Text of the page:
Academic journal article Journal of the Association for Information Systems

Don't Even Think about It! the Effects of Antineutralization, Informational, and Normative Communication on Information Security Compliance

Academic journal article Journal of the Association for Information Systems

Don't Even Think about It! the Effects of Antineutralization, Informational, and Normative Communication on Information Security Compliance

Article excerpt

1Introduction

As knowledge sharing and online transactions among individuals and organizations increase, information security increasingly becomes a strategic issue. Although organizations must protect against vulnerabilities from outside attacks (Ransbotham & Mitra, 2009) and comply with external security and privacy rules (Wall, Lowry, & Barlow, 2016), many security vulnerabilities arise from the actions of employees. Through the use of organizational sanctions and security education, training, and awareness (SETA) programs, security professionals actively battle security incidents (Jenkins & Durcikova, 2013) by encouraging employees to perform security-related behaviors, such as updating software, avoiding questionable emails, and using strong passwords (Anderson & Agarwal, 2010; Bulgurcu, Cavusoglu, & Benbasat, 2010; Johnston & Warkentin, 2010; Johnston, Warkentin, & Siponen, 2015; Karjalainen & Siponen, 2009; Liang & Xue, 2009; Liang & Xue, 2010) .

Modern organizations develop or purchase SETA programs designed to reinforce acceptable use guidelines and emphasize the potential consequences of information security policy violations (D'Arcy, Hovav, & Galletta, 2009). However, traditional SETA approaches are often ineffective in preventing violations (Siponen & Vance, 2010), so it is imperative that we explore other approaches to designing SETA programs and the way they communicate policies to better persuade employees to comply (Johnston, Warkentin, McBride, & Carter, 2016; Johnston et al., 2015). Many researchers conclude that managers should effectively communicate security-related concepts to their employees (Boss, Galletta, Lowry, Moody, & Polak, 2015; Siponen & Vance, 2010; Willison, Warkentin, & Johnston, 2018), yet little research empirically examines how such communication can affect later security behavior. Moreover, despite the extensive body of research on SETA, little research has examined the use of periodic short communication from management about the importance of complying with information security policies and actually applying what is taught in the formal SETA process.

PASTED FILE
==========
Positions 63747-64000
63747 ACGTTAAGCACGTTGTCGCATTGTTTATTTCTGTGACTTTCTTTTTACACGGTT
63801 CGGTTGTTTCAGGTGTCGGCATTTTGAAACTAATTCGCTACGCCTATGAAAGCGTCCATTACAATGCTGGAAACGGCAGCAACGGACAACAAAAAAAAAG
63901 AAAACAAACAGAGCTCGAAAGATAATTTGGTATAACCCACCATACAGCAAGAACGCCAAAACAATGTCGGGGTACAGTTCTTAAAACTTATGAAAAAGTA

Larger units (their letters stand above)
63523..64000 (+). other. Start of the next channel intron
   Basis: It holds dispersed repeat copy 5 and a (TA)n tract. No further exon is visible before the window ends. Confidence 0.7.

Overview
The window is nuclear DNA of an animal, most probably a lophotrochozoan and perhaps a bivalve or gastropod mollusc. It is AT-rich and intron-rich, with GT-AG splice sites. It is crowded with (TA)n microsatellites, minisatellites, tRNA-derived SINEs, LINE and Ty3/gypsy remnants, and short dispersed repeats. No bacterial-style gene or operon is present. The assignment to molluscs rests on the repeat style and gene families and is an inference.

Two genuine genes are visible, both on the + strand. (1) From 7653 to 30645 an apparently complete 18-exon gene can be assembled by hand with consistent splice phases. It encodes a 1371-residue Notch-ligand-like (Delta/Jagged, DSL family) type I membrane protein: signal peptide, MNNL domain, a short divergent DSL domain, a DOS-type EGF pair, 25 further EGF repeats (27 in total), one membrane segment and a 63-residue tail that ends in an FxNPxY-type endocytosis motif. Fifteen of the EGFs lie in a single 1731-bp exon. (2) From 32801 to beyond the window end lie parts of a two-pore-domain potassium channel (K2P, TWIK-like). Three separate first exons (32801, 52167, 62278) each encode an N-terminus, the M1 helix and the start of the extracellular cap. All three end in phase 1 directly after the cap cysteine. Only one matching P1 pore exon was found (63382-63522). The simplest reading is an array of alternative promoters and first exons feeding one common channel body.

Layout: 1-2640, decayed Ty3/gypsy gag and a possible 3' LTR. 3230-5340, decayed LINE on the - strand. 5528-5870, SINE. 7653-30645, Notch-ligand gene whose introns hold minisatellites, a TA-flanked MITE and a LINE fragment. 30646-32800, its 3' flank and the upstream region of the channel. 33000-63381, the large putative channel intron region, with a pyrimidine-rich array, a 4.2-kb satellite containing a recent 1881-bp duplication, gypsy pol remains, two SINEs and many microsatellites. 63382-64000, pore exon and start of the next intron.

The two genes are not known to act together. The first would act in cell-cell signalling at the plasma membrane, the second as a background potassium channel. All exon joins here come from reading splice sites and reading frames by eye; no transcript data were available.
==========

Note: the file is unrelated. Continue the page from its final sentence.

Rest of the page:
Much like the successes from using so-called "nudges" by behavioral economists such as Tversky and Kahneman (1981) and Thaler and Sunstein (2008) for promoting tax compliance and healthy lifestyle decisions, such short periodic communications may serve as reminders regarding expected behaviors and may be critical to ensure greater security policy compliance. Therefore, in this paper, we focus on short SETA communications designed to augment SETA education and training programs. We do not address the content or effectiveness of these detailed programs. For an overview of SETA education and training approaches, see Puhakainen and Siponen (2010). Because annual SETA training effectiveness decays over time, some employers and software vendors have begun to implement real-world short communications. Providence Health and Services, a hospital chain on the U.S. west coast, has replaced office notes with ones that say "protect confidential information" and other reminders. The SANS Institute distributes post-it notes that include the reminder "do not write your password here." Commercial web browsers now utilize security warnings displayed to users who may surf to the wrong site (Anderson, Vance, Kirwan, Eargle, & Jenkins, 2016; Vance, Anderson, Kirwan, & Eargle, 2014). Many sites now provide instant feedback on the strength of newly formed passwords, which has been shown to have a positive impact on user security behavioral outcomes (Ciampa, 2013; Ur et al., 2012). Finally, studies have shown the value of general security pop-ups and warnings when users perform various actions (Akhawe & Felt, 2013).

Despite the widespread use of SETA programs that are designed to increase awareness of security policies and often emphasize the sanctions for violations, employees are often noncompliant (EY, 2017). …

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